Elizabeth Barrette (ysabetwordsmith) wrote,
Elizabeth Barrette
ysabetwordsmith

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Poem: "To See the Air"

This poem is spillover from the April 19, 2016 Poetry Fishbowl. It was inspired by prompts from [personal profile] kyleri and Anonymous on Dreamwidth. It also fills the "anticipation" square in my 4-19-16 card for the [community profile] genprompt_bingo fest. This poem has been sponsored by Anthony & Shirley Barrette. It belongs to the series An Army of One.


"To See the Air"


Dr. Syden Caermichael
was not as happy as she
had expected over the news
that her lab had been repaired.

She dutifully packed up
her livestock -- the ones she
hadn't traded away, since
Sam the Gardener wanted
his own stock for the manure
and some other people
just wanted pets.

The anticipation still made her
wrap her arms around herself in
a futile effort to shut out the memory
of the life support system failing and
how easily it could happen again.

"You seem upset," said Router.
"I thought you'd be happy
to be going home."

"I thought so too," Syden said.
"This is ridiculous. I'm a scientist.
I should know better than to be
worrying about things that
are not happening."

"What are you worried about?"
Router asked gently.

She sighed. "It's the air. I keep
remembering how the fans gave out,
and now I'm running my hands over
the vents to make sure that they're
still working," she said. "That is
a distraction. I'm even wishing
that it were possible for me
to see the air moving."

Case put down the last crate
of guinea pigs and said, "All right,
I can make that happen."

"What's he doing?" Syden asked,
rubbing her hands over her arms.

"I don't know, but I trust Case
to solve problems," said Router.
"He knows what materials we have,
and he's made some marvelous things."

"Like my folding screen," said Syden.
Her guest room had come with one
made from square pipes filled with
tiny disks of metal, and she had
loved it so much that she bartered
four rabbits to take it home.

She thought about that while
they continued packing. Maybe
Case would come up with
something after all.

An hour later, he came back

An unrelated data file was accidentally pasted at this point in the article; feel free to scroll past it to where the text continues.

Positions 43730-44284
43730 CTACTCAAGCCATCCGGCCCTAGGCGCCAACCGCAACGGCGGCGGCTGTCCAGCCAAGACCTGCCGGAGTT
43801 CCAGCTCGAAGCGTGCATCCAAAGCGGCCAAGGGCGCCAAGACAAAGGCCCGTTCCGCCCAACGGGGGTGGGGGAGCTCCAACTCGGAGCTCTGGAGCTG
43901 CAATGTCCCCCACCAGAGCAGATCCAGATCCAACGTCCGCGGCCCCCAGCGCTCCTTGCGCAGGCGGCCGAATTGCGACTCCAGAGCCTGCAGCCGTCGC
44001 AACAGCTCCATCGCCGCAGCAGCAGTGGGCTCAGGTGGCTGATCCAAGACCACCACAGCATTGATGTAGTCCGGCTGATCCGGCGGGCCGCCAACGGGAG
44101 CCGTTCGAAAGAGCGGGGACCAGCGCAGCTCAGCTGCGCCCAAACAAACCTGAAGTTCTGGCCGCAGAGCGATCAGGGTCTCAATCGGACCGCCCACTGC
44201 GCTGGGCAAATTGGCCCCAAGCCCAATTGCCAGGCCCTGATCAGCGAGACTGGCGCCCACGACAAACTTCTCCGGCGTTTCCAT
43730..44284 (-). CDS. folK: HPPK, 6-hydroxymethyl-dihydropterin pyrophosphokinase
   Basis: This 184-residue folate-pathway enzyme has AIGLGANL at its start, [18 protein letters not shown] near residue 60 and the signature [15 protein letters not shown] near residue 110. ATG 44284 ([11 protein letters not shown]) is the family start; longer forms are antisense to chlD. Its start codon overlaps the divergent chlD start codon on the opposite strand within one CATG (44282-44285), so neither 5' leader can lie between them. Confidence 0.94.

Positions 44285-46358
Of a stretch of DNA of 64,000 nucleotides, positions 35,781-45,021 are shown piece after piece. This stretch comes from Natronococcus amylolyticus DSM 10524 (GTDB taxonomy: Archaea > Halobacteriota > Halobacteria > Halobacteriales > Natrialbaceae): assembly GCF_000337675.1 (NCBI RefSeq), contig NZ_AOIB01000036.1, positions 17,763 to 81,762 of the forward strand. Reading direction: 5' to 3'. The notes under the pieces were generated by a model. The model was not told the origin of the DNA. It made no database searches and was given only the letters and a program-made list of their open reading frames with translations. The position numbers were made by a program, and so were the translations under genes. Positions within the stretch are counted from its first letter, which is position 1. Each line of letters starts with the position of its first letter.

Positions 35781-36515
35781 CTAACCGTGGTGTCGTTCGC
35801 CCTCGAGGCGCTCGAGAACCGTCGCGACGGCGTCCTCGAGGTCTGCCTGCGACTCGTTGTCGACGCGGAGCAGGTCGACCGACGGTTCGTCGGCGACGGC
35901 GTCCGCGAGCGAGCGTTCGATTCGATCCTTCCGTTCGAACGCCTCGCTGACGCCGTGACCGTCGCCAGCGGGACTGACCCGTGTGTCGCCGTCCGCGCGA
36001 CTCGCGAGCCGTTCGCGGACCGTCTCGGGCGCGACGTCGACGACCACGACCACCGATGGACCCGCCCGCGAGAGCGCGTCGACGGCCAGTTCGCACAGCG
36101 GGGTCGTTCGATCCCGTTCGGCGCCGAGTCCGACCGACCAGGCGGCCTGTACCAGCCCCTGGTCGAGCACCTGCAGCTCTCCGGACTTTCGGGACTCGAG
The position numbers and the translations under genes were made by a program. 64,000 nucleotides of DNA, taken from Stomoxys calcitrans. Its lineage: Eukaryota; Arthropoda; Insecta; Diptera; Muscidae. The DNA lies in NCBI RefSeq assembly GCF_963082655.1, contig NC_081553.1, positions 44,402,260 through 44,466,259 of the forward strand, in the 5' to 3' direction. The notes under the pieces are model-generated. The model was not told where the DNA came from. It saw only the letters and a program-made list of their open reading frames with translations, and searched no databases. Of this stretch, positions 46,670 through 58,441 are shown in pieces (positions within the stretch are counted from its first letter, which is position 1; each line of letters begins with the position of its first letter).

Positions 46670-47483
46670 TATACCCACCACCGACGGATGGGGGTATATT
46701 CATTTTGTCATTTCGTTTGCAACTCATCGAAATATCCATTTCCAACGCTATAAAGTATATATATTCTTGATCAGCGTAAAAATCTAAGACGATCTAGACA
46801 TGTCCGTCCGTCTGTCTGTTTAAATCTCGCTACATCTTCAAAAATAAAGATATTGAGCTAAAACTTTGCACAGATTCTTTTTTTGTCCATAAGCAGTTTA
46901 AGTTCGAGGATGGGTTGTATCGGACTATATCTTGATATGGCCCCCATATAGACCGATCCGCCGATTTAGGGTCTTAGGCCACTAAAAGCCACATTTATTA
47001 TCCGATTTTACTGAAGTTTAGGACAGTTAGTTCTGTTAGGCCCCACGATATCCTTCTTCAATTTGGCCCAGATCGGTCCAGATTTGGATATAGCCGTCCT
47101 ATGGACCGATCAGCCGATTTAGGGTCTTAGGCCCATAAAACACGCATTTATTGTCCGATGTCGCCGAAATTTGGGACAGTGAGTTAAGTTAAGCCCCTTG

with his hands full of ... junk.

"Here you go," said Case.
"Hang these near your vents
and the air will make them move.
Some are quiet, and some make
sounds, so that you will always
know when the air is on."

He put them on a table and
then held them up one by one.

There was a wind chime
made entirely from silverware
and another with random junk
interspersed with pipe sections.

There were spirals of keys and
the lids from beverage containers
and things she didn't recognize.

There was a mobile made from
chains of rainbow-colored tabs,
and one with geometric shapes
suspended from spinning wires.

There was even a mobile made from
several rods connected with thread
and decorated with finch feathers.

Some of them had paddles
hanging from the bottom where
Case had cut thin sheets of metal
into the shape of birds or rabbits.
One had a gear wheel instead.

"They're beautiful," Syden said.

"Now tell me if they're working,"
Case said, and held one
to the nearest vent.

The pieces swirled slowly
through the air, pushed by
the current from the vent.

Something tight and uneasy
inside of Syden finally unwound.

"They're working," she said.
"What do you want for them?"

"I want for you to feel better,"
said Case. "I don't know what
you were doing in your lab, and
I don't care either. Now that we're
independent and you're in the open,
though, I hope that you'll be willing
to contribute your expertise toward
keeping the Lacuna alive. That means
we need you in good working order."

Syden reached out and touched him,
light and fleeting, just enough to feel
the warmth of another human being.

"I do feel better," she said.

* * *

Notes:

Emotional trauma can lead to PTSD. It has symptoms like hypervigilance and worry. Here are some ways to cope with anxiety from PTSD. Sometimes changing your environment can help. Note that the movement which Syden finds reassuring might be upsetting to someone else. This may spark conflicts between spacers (who find air currents soothing) and veterans (who find unpredictable motions alarming).

This is the metal folding screen.

Wind chimes and mobiles come in many types. You can make your own wind chimes from whatever you have. Here are resources for more elaborate musical ones. Browse patterns for sails, which can be cut from sheets of metal or other materials. Mobiles can be made with wire and many smaller sails. These are some patterns for mobile sails. Sometimes you can find templates with holes that you can trace. Read instructions for making a mobile balance properly.

Wind chimes may consist of different objects or all the same thing such as keys or silverware. This is a good way to use up odds and ends of scrap material.

Junk mobiles can be made from paper, colored metal, gears, or many other things. Learn how to make a steampunk style mobile. You can even make one out of feathers.

Cut shapes from flat sheets to make a joiner to hang items from or to make a sail that catches the air. See a bird joiner and a rabbit joiner. These sails show flat zoo animals and crinkled wild animals. Gears can be either joiners or sails depending how they are rigged.
Tags: crafts, cyberfunded creativity, fishbowl, poem, poetry, reading, safety, science fiction, weblit, writing
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